Friday
Oct082010

Billy Currington Enjoy Yourself Mercury/Humphead

Diversity is the name of the game in Nashville these days with the gameplan deciding most of the major label releases should go for the crossover touchdown. Billy Currington has songs from writers like Shawn Camp and players like Paul Franklin on pedal steel but on the song Love Done Gone Currington co-production with Carson Chamberlain delivers a brass led bright pop sound that is a long way from what I know as country music. He gets a little closer to that sound on Pretty Good At Drinkin' Beer - one of those "I'm a country boy at heart" type of songs beloved at radio these days. Elsewhere the songs look at equating a relationship to the love his dog has for him. Perfect Day has nothing to do with Lou Reed, no this one is about sitting on the beach watchin' the sun come up with a girlfriend. Nice work if you can get it. The rest of the album follows an easy going path with Currington in good voice on both the slow and uptemp songs. A relaxed, sun and fun seeking kind of an album that may well appeal to Kenny Chesney devotees and to his own fans. Bad Of Fishin' again extolls the virtues of more leisure time taking it easy and the music despite the presence of steel and select members of Nashville's A-Team the music is pleasant without ever taking you anywhere special. The closing Lil' Ol' Lonesome Dixie Town written by Billy Joe Walker and Shawn Camp closes the album in a better mode with a uptempo, energetic slice of jukebox playing, beer drinkin' having a fun time but don't let it get out of hand type of fun.

Wednesday
Oct062010

Josh Turner 'Haywire' Humphead

The man with the deep, deep voice is back with his latest album. A solid collection of up beat songs that fits the radio formatting criteria in that Frank Rogers production is robust and rounded with mandolin, banjo and country guitar well placed in the mix of these mainly uptempo songs. The ballads like, Lovin' You On My Mind are big productions, with strings and backing vocals giving the whole song an added layer of gloss. The problem here, for this listener, is that few of the songs have any bite or grit. Many of them could be equally recorded, with a slightly different sound by the likes of Westlife. Turner's co-writes As Fast As I Could and Eye Candy (which is a very catchy song, co-written with tongue firmly in cheek by Shawn Camp and Pat McLaughlin) are marginally better as one suspects that Turner would like to get his vocal chords around something more substantial. The song Long Black Train is an example of that, and is here in a watered down version as a bonus track on this deluxe edition, but there is nothing here that has the same resonance. Haywire is well produced, played and sung and is an easy listen from one of Music Row's more traditional artists but the whole thing feels like sugar sweet piece of candy rather something more fulfilling.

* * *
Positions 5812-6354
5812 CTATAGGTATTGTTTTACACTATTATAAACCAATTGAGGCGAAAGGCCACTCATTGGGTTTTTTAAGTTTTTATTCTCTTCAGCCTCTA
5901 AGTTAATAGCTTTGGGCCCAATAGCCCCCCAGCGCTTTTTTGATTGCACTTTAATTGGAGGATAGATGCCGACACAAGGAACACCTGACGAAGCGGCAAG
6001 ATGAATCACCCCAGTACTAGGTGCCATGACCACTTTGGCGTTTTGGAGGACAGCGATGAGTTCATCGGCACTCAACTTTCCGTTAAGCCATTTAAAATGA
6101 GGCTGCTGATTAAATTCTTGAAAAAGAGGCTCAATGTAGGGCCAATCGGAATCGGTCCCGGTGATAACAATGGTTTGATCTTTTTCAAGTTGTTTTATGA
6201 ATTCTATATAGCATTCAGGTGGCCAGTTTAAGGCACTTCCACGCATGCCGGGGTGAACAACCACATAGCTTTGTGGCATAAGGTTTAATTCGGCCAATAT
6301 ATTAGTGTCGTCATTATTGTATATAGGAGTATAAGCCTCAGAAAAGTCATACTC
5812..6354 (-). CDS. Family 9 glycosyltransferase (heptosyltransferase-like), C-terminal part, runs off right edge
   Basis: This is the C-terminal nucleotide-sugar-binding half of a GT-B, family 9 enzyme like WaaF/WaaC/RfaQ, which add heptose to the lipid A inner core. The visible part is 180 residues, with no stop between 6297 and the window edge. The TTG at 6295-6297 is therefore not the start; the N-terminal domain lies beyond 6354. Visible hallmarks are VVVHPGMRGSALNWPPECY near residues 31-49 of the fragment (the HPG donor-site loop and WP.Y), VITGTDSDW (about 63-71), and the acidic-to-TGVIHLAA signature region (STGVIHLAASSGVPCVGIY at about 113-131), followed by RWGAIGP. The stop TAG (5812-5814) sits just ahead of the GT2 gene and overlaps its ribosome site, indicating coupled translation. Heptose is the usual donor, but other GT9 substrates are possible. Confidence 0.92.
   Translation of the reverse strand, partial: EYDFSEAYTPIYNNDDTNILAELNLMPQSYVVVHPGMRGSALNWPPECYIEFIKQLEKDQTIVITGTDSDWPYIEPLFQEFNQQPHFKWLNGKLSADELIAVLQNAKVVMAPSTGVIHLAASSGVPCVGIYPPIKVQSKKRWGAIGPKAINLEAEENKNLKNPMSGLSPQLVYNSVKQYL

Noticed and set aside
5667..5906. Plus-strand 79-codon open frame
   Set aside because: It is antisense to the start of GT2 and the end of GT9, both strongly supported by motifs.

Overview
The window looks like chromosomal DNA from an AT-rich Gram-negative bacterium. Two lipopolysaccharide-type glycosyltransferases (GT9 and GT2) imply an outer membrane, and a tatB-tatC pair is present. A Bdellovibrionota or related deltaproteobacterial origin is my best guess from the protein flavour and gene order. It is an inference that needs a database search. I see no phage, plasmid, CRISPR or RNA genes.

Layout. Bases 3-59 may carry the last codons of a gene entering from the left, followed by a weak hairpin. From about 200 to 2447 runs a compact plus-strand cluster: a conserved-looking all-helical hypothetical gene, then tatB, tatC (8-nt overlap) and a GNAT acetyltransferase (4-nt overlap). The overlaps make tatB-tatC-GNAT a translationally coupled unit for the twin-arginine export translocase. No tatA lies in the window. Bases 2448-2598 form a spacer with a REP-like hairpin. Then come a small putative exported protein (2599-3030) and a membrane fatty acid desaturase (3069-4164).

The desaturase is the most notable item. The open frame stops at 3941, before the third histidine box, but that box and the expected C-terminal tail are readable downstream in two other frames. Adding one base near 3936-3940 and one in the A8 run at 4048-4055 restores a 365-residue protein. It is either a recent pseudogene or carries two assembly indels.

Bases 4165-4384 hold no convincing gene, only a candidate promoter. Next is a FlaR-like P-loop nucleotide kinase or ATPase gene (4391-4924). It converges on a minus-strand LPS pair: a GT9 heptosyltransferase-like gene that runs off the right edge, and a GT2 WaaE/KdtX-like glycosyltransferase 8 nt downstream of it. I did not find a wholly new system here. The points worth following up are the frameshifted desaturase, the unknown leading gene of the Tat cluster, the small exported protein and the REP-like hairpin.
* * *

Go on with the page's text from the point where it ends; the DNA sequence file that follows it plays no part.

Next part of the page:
Wednesday
Oct062010

Wednesday
Sep082010

Jim Lauderdale 'Patchwork River' Skycrunch

By now his music is recognizable by Lauderdale's increasingly confident singing and his subtle melodic song structures. Something that has given him some devoted fans and admirers if not much opportunity to dent the mainstream. His songs, cover by others - notably George Strait, still hit the charts but Jim Lauderdale, in his own right, seems more of an acquired taste. This new album, on his new label imprint, is another collaboration with former Grateful Dead lyricist Robert Hunter and is subtle and varied. It covers soulful sounds like Louisville Roll with organ and brass and Patty Griffin on vocal harmonies through to a song like El Dorado with the great James Burton on guitar, Al Perkins on pedal steel guitar and Ron Tutt on drums. Here he gets close to Gram Parsons Cosmic Country Music tag. There are sad reflections in the quiet mood of Far In The Far Away. Or there's the country twang of Between Your Heart And Mine where Patti Griffin again delivers some excellent harmonies. Production is shared between Lauderdale, Doug Lancio and longtime collaborator Tim Coats. Jim Lauderdale is a consummate songwriter who can add a underlying twist to any style he choses to bring to his recordings with the end result being nothing less that Lauderdale music - rootsy, soulful, solidly constructed and open to repeated playing and personal favourites. This patchwork is bright, colourful and will doubtless warm you if you were let it's aura slip around you.

Wednesday
Sep082010

David Celia 'I Tried' XX1

From the opening song Turnout Celia offers a stylized sound. That song and those that follow have a arranged sound that encompasses a wide range of styles that are often uptempo and upbeat. The list of instruments is as wide as the song with clavinet, Hammond, pedal steel, trombone, trumpet, cello, glockenspiel among the featured sounds. The jovial I'm Not Texan has the rootsyist sound with twang guitars and Gurf Morlix on dobro. It's fun, ironic and sure worth a spin. The next song Instant Puppy Love also features Mr. Morlix on this song of instant attraction. After that the songs revert to their more arranged soundscape that is inventive and interesting though you need to be open to non-roots music to take it in. It's kind of a Canadian 10cc type of thing in that the songs cover a lot of territory with some skill, wit and thought. Bug's Apocalypse has a folkier attitude with cello and flute over a light string backing. Running Out Of Time has a Beatles' Tomorrow Never Knows feel it the way it experiments with sound and space. Celia is another talented Canadian artist who could well find a bigger audience if he gets the right exposure and playing at this year's Glastonbury Festival may well help. www.davidcelia.com